Just about the only thing the two of us had no background in is white collar work ironically, so we had to start from the beginning.
And your best beginning will be Google. I still regularly read blogs and articles about what's coming next to try and keep everything up to date. It also helps as a motivational tool. 
 
 This leads me to my next point...
 
Discretion
 
Networking is an excellent way to learn from your peers, but it should be done tactically, a tip about this for a tip about that, a friendship that benefits both parties. If you start a company, you are that company in terms of image. Think about how you want to be perceived and how much you want to give away for free. If you offer detailing tips to other people that is great but you wouldn't give your client or competition a step by step process of how to do the job they just paid for or they'd never be back.
 
This goes for industry friends too, should you give away your business plan or copy someone else's on the group because they seem more sure? Sometimes those that talk loudest are the ones who should remember the two ears one mouth rule. Network with those you trust but posting it publicly means your competition can see it. Then they can copy your style and poach your clients. Taking what is said on the groups with anything less than a good pinch of salt and a desire to double check will keep you at the back of the pack chasing the scraps.
Be an innovator not an imitator.
 
So what's next?
 
Well now you know a bit about the market, pricing and the back end business you can sit down and make a plan. Steps for your business to grow, not just pay a wage (if that was all we wanted we could take a second job anywhere). You need to setup in a way that allows you to earn, your overheads need to be paid and you need money in the company for expansion, tools...a nice Christmas bonus dividend payment maybe if things are going well.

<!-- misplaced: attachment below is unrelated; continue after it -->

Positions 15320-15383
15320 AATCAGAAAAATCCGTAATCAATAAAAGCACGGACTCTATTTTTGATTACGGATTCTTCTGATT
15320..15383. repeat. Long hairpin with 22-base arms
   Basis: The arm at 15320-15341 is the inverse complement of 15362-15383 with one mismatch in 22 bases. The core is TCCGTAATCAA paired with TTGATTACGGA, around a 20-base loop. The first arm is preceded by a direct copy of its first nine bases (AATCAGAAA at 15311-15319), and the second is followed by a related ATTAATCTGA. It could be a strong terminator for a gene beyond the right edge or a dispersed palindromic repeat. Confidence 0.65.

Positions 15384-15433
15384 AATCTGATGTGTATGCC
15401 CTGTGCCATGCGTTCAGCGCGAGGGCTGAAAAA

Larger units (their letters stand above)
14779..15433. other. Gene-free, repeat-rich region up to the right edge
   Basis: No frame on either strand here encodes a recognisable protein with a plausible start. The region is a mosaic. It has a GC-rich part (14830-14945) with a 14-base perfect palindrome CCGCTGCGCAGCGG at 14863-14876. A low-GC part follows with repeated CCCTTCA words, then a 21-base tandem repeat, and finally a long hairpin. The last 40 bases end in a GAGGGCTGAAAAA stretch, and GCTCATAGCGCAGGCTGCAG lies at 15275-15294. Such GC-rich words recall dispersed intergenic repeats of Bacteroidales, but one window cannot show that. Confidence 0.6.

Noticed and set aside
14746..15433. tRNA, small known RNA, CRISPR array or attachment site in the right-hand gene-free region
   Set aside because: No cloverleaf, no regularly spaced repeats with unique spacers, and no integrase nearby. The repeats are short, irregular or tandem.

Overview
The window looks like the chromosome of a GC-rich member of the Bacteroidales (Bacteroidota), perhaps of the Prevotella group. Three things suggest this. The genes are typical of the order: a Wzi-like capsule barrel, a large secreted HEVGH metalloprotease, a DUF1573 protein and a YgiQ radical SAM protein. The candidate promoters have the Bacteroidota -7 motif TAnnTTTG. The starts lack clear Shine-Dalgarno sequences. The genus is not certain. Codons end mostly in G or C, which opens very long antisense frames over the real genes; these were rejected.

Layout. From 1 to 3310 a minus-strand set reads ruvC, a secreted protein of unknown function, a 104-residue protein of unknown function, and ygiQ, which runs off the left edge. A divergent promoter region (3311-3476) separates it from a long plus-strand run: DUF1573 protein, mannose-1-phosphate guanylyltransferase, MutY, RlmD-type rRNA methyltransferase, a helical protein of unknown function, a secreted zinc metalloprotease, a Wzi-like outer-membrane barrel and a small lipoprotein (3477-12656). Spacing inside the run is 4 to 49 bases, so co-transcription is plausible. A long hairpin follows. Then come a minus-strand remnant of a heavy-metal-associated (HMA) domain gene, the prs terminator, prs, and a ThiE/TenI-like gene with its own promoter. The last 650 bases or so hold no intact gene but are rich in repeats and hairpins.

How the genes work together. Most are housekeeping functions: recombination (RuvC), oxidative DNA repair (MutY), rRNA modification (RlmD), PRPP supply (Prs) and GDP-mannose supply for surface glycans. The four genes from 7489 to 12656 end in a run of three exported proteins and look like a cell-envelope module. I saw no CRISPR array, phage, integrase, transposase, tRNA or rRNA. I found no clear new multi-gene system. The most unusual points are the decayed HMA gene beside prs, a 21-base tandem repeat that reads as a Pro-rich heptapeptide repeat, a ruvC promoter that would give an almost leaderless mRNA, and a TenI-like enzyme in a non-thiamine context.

And to do that without getting a nasty audit and tax fine you need to register the company, and yourself with HMRC.
 
Setting up a company isn't too hard. Head over to the HMRC website and it tells you how to do it. You could start with an accountant to advise and set it all up outright or you could try and do it yourself. It isn't too hard but you really need to keep IMPECCABLE records of every transaction and learn the implications of how you setup be it Sole Trader or Limited, VAT registered or not. 
 
I would strongly advise looking into insurance for your business. This is where it gets tricky, everything matters in the wording of an insurance contract. If you don't read it you could find out you've been paying for years and accidentally were voiding it the whole time or were not covered for a style of job or to work in a certain location. You need to be sure or one mistake/accident/act of God could bankrupt you.
Once you have the back end setup the detailing should come naturally as should the creative nature of it, that is our passion after all.
 
Think how much better your company and posts would look after applying these steps.
 
  • Great name,
  • clean logo,
  • fully registered and insured,
  • a well made video or image,
  • an ad made properly,
  • pricing that makes it possible for you to go full time in future.
 
You won't be asking the group for tips then, they'll be asking you!
 
 
Thanks for reading,
Stephen Swindon
Managing Director
 
P.S. a trade account with a good company doesn't hurt either. Neither does some industry training (click the bold text to read more).